I sat under the shade of burr oak trees beside the Mississippi River at the mouth of Minnehaha Creek enjoying the refreshing breeze after my hike from the falls to the river. To tell you the truth, I was feeling rather pleased with myself. Though I had traveled this trail many times, this was the first time in more than five years that I'd descended into the lower glen and followed the creek to the river.
While this hike is a small feat for most people, I had a certain feeling of satisfaction. Cancer treatment and other illness have left their mark on me over the past four years and my footing is much more uncertain on uneven terrain. For me, making this short journey alone was a victory.
As I walked the trail, in my mind I could hear the shouts of children of bygone days. I grew up less than a mile from Minnehaha Falls and only about 1/4 of a mile from the only natural gorge on the Mississippi. The park and the river gorge, a piece of wilderness within the city, was the playground of the children in my neighborhood.
I decided that rather than return the way I came, I would cross the bridge at the mouth of the creek and take the trail on the other side of the creek. Now, I knew this previously had been a more rugged path. It had been probably nearly 20 years since I was on that particular trail. However, since I knew they had been renovating the park and since I'd noted some improvements on the trail I was on, I decided to cross the bridge and see what had been done on the other side.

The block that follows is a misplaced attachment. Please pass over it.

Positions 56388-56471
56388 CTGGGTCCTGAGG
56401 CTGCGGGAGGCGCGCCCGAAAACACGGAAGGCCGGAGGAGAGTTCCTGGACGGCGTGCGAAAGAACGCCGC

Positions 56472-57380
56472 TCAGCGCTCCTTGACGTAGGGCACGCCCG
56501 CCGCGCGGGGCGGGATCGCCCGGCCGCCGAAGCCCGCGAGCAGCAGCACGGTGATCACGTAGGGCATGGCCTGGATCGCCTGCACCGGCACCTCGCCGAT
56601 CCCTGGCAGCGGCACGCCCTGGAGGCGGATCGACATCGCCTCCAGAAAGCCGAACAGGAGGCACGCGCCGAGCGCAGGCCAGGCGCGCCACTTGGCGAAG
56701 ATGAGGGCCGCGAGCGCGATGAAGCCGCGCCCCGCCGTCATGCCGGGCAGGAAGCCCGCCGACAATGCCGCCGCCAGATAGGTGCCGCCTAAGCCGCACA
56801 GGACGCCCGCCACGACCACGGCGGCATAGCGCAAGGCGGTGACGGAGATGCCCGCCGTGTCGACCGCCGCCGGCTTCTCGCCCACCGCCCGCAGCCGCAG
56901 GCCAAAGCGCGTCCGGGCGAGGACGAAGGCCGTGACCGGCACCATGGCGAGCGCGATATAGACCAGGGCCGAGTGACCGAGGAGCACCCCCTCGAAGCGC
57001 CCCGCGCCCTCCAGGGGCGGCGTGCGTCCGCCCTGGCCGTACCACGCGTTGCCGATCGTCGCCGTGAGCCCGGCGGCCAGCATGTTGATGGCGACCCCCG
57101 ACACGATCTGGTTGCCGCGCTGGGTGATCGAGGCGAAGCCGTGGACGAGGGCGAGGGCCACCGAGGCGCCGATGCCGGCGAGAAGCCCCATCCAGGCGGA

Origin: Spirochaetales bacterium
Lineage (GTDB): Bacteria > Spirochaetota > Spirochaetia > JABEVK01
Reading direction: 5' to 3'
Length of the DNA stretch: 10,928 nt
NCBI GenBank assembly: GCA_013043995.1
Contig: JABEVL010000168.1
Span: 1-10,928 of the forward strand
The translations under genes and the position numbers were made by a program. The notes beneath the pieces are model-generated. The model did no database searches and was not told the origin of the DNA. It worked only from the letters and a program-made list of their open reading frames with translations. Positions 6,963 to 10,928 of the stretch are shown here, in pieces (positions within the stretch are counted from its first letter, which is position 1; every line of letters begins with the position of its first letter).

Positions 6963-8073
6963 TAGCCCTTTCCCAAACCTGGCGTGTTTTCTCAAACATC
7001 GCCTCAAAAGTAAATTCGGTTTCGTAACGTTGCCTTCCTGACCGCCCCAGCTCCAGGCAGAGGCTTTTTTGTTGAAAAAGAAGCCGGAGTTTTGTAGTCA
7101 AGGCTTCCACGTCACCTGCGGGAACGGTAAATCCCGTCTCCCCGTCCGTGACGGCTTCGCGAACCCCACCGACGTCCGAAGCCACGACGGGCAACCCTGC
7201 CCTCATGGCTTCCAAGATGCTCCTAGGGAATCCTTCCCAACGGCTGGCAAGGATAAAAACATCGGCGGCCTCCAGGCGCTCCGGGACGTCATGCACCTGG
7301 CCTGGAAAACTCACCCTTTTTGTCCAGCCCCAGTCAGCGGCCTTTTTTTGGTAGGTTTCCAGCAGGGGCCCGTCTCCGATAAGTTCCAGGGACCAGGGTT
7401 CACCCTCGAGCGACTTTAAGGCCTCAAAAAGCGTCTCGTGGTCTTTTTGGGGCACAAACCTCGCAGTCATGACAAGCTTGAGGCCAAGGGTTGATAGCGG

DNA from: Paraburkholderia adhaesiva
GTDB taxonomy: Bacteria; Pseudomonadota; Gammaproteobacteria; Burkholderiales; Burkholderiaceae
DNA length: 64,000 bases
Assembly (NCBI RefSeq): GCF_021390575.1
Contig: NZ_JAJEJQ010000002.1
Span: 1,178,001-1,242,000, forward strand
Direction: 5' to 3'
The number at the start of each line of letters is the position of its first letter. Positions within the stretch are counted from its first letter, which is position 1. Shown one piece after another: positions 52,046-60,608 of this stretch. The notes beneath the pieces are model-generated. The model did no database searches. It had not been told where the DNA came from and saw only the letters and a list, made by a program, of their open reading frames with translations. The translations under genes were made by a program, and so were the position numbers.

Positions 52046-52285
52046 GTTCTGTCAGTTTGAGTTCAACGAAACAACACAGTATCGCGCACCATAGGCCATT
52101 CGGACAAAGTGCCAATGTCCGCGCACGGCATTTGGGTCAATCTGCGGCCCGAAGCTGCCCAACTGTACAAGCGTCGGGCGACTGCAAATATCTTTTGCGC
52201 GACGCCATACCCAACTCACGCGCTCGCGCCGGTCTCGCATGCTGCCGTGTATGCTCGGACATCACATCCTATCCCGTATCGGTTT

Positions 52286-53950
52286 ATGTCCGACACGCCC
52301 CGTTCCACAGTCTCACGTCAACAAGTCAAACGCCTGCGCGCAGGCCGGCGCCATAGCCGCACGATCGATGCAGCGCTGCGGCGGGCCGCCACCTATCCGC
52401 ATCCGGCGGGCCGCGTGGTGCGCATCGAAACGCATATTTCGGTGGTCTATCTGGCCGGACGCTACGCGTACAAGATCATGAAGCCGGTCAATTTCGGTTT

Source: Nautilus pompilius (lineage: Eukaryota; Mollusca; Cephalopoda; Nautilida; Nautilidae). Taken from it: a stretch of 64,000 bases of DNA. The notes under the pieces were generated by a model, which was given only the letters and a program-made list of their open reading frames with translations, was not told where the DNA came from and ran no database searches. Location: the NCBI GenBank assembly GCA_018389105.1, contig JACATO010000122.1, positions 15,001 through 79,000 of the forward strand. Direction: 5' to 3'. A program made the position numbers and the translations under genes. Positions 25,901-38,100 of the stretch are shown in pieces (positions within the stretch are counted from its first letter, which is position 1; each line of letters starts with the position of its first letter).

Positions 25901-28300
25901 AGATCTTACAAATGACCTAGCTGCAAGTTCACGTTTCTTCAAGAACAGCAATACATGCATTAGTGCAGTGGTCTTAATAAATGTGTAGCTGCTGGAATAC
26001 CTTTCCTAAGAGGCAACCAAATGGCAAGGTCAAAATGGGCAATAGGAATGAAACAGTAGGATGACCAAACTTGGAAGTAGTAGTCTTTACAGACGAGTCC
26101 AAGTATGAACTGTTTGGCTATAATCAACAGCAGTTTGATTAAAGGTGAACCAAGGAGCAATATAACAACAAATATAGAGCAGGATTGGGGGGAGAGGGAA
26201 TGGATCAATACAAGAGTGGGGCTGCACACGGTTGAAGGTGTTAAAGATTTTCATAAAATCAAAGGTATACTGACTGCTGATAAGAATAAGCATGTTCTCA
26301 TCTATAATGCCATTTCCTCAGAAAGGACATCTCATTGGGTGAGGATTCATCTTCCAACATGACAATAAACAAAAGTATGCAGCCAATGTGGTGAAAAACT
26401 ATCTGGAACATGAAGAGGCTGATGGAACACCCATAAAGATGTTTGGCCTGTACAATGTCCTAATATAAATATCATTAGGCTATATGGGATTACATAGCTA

It was only a matter of time before I decided I had made a mistake. Not only were there no improvements; things had deteriorated. The trail was very poor. Large tree roots jutted out and there were deep ruts on the path. To make matters worse, recent flooding had made things more precarious. Stepping stones which had been placed at certain points were muddy, wet and slippery.
Probably, this trail would not be much of a challenge for most people but I am a stroke survivor and my coordination and balance is not quite like it used to be. I do quite well on smooth, level surfaces but on uneven terrain, well... I must really concentrate hard. I found myself praying a lot as I met each challenge on the trail.
My heart sank as I came to a particularly bad spot on the trail. I really did not know how I was going to maneuver it. I eyed the large roots and deep ruts I would have to navigate. My fear was misjudging the distance and getting a foot tangled up in the mass of roots and falling.
I stood there for a few moments, thinking. There was no one around at the moment to help me if I got hurt but I couldn't just stay where I was. I had to move on. I took a deep breath and breathed a prayer.
Step by step, I carefully sought out each foot hold making my way gingerly around the roots and the ruts. Success! I breathed a sign of relief and looked at the trail ahead. Then I gasped.
Just a few steps ahead of me lay a board walk. The ruts and tress ruts, the narrow path and the mud had all been covered by a new board walk. How relieved I was!
After stopping to rest of a bit on a little bench near a footbridge, I got up refreshed to continue my journey. The board walk meant much more to me because I understood and had experienced what it covered.
In this world, God will at times allow us to experience a difficult trail. It is when we experience a "rough trail" that we truly understand and appreciate "God's Board Walk".